THE D'OYLY CARTE OPERA COMPANY
|Richard Green as Giuseppe in The Gondoliers|
Richard Green (1892-93, 1907)
[Born Kensington, London 21 Apr 1866, died Surbiton, London 16 Jan 1914]
Richard Green was educated at Margate College and worked as a bank clerk before embarking on a musical career. He prepared for the stage at the Royal Academy and in Italy, and first appeared as Prince John at the Royal English Opera House in Sullivan's grand opera Ivanhoe. He would later follow David Bispham as the Duc de Longueville in La Basoche, before joining the D'Oyly Carte Opera Company at the Savoy where he was Tommy Merton in the January-June 1892 revival of The Vicar of Bray. Later that year (September 1892-March 1893) at the same theatre he would create the part of Sir George Vernon in Haddon Hall.
He then left the D'Oyly Carte, taking a series of grand opera assignments at Covent Garden and Drury Lane between 1893 and 1896, returning to lighter fare in August 1896 as Fred Dorian in the musical comedy Monte Carlo at the Avenue until November 1896. He then appeared at Terry's (and later the Vaudeville) as Lieutenant Harry Fyfe in Hood and Slaughter's The French Maid (April 1897-August 1898).
His next London appearance was as Captain Harry Romney in the comic opera My Lady Molly (Terry's, March 1903-January 1904). He also made brief appearances later that year at the Lyric and Avenue.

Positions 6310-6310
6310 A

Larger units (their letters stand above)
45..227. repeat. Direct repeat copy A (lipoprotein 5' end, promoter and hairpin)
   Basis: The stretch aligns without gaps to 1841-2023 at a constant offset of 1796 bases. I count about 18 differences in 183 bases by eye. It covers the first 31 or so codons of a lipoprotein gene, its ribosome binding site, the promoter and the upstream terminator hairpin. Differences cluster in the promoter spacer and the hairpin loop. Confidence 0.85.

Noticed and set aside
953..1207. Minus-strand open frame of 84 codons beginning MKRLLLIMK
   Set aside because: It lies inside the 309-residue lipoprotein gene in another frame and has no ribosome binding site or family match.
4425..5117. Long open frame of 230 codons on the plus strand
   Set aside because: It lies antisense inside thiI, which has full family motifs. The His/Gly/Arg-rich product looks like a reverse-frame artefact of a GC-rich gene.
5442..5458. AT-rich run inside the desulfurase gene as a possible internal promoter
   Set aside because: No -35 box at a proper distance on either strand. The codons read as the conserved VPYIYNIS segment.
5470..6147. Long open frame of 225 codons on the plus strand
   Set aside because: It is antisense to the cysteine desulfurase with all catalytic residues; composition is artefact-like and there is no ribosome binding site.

Richard Green returned to the Savoy in January 1907 for D'Oyly Carte's First London Repertory Season, as Giuseppe in The Gondoliers. He played Giuseppe until June 1907 when he left the cast. He did not appear in any of the other operas that season.
Green also performed on the concert stage and in numerous grand operas outside London. He was also one of England's early recording artists:with three records issued in 1900-01. One of these, "Two Little Irish Songs," was reissued on the 2-LP set, "The Art of the Savoyard: Volume II" (Pearl GEMM 282/3).
Richard Green was a close friend of Henry Wood, in whose autobiography we learn of Green's inability to deal with money. On January 16, 1914, Green jumped off a railway platform at Surbiton Station and threw himself in front of the Waterloo to Portsmouth train. He was badly mutilated and died on the way to the hospital. He was 47 years old and left a widow and two children.
|Page created August 27, 2001||© 2001 David Stone|